Our Science – Kwong Website
King F. Kwong, M.D.
From 2001-2007, Dr. Kwong served on the medical school faculty of the University of Maryland and as Chief of Thoracic Surgery at the VAMC-Baltimore. Dr. Kwong joined the Surgery Branch of the NCI in 2007.
The Kwong lab is focused on identifying key alterations in cell death mechanisms, in which apoptosis is one example, that contribute to tumor survival, from the earliest stages of tumorigenesis to advanced disease such as metastasis, and the development of novel targeted agents directed towards re-activating cell death pathways to render cancer cell arrest, and ultimately cancer cell death.
Programmed cell death, or apoptosis, is one example of a highly phylogenetically conserved intracellular process and is one of the key core pathways of cancer. The proteins and regulatory elements of apoptosis are found in many cell types; but in the cancer cell, apoptosis regulation is commonly altered by genetic changes or selection to render less effective its intrinsic ability to keep host cells in check and to destroy cells potentially detrimental to the host organism. Fundamentally, apoptosis, when well-functioning, is an efficient method to eliminate cells that disrupt the homeostasis of the organism. Apoptotic cell death is characterized morphologically by an orderly sequence of proteolytic destruction of DNA degradation, nuclear fragmentation, and cytoplasmic involution. Homologues of the members of the apoptosis pathway, such as those in the caspase family and the inhibitors of apoptosis (IAPs), have been identified in organisms ranging from C. elegans to H. sapiens (humans), thus reinforcing the importance of an intact, properly functioning, apoptosis system.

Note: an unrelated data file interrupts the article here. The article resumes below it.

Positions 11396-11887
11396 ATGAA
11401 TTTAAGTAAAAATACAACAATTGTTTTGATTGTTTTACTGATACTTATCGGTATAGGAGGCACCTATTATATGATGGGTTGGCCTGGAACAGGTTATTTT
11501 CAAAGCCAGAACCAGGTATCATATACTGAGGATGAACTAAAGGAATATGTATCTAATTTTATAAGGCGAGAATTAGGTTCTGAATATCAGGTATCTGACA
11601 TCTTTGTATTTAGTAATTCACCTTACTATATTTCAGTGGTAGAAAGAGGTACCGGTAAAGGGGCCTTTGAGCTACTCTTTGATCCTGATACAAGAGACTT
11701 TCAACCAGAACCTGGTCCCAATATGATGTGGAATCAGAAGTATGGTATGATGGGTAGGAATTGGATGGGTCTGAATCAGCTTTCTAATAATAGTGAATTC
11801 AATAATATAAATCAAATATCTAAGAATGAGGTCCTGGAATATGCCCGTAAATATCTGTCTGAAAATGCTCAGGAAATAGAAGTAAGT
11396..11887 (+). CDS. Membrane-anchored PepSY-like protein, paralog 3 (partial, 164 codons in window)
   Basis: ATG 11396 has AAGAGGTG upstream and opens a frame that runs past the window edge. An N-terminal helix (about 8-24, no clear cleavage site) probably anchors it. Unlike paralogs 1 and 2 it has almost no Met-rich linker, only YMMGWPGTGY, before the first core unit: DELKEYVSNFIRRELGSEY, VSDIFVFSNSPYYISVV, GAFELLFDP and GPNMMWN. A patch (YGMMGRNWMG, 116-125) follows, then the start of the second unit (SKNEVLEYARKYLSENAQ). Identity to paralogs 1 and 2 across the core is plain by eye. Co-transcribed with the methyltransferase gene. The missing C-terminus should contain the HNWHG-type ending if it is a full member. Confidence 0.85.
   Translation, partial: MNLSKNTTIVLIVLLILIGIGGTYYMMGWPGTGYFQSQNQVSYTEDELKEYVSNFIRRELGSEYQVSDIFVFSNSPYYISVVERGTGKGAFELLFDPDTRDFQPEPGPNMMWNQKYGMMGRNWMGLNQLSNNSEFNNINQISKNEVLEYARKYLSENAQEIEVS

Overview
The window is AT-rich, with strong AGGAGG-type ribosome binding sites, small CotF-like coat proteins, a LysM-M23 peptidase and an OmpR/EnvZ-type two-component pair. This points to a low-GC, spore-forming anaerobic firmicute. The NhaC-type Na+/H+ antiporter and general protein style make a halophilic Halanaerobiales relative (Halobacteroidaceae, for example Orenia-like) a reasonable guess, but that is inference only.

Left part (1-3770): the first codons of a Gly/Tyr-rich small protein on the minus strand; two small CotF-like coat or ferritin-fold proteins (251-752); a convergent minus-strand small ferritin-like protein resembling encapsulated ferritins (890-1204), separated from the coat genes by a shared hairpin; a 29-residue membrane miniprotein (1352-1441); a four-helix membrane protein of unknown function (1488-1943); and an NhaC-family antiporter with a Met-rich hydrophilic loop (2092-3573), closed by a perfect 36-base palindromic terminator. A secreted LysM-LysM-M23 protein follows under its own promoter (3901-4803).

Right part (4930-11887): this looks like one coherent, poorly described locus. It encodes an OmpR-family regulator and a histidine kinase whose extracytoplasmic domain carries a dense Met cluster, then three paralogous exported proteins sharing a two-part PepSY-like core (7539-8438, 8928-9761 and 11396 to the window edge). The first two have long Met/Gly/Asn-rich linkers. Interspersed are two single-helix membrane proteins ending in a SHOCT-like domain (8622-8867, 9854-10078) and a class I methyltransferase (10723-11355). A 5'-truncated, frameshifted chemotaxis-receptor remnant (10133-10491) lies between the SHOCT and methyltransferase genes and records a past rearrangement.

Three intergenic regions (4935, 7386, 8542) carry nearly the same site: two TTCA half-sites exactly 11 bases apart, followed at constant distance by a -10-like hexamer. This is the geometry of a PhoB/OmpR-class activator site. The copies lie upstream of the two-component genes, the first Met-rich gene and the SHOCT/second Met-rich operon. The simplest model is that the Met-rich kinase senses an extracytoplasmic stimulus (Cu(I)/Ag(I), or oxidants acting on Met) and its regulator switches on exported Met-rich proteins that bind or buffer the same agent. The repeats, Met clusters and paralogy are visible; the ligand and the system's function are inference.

Our current work in the laboratory is directed at better understanding how altered cell death pathways and oncogenic drivers contribute to cancer cell survival and to determine strategies to overcome these molecular barriers in order to translate our laboratory work into novel therapeutic regimens for patients. Specifically, we have an active interest in identifying and deciphering how small non-coding RNAs regulate the apoptosis and cell death/survival pathways. As an example, we have discovered that a specific microRNA (hsa-miR-24) is responsible for regulating the expression of XIAP in cancer cells, a key member of the IAP family and barrier to cell death. Additional investigations are being conducted to elucidate the mechanisms leading to the development of lung cancer metastasis and to identify new methods for treating metastatic disease. In this area, we have studied how to improve the delivery of siRNAs as nanotherapeutics and it has led to our recent discovery and engineering of a multi-component biocompatible nanoparticle which engages the cancer cell's internalization pathways to result in markedly increased bona fide uptake of siRNA-loaded nanoparticles selectively into cancer cells, release of siRNA inside the cancer cells, and robust on-target effects in vivo. The current direction of our translational efforts is centered on re-activation of impaired cell death mechanisms and attenuation of tumor cell survival stimuli in cancer cells via novel small molecule drugs and biocompatible synthetic nanomolecular contructs.
This page was last updated on 4/16/2013.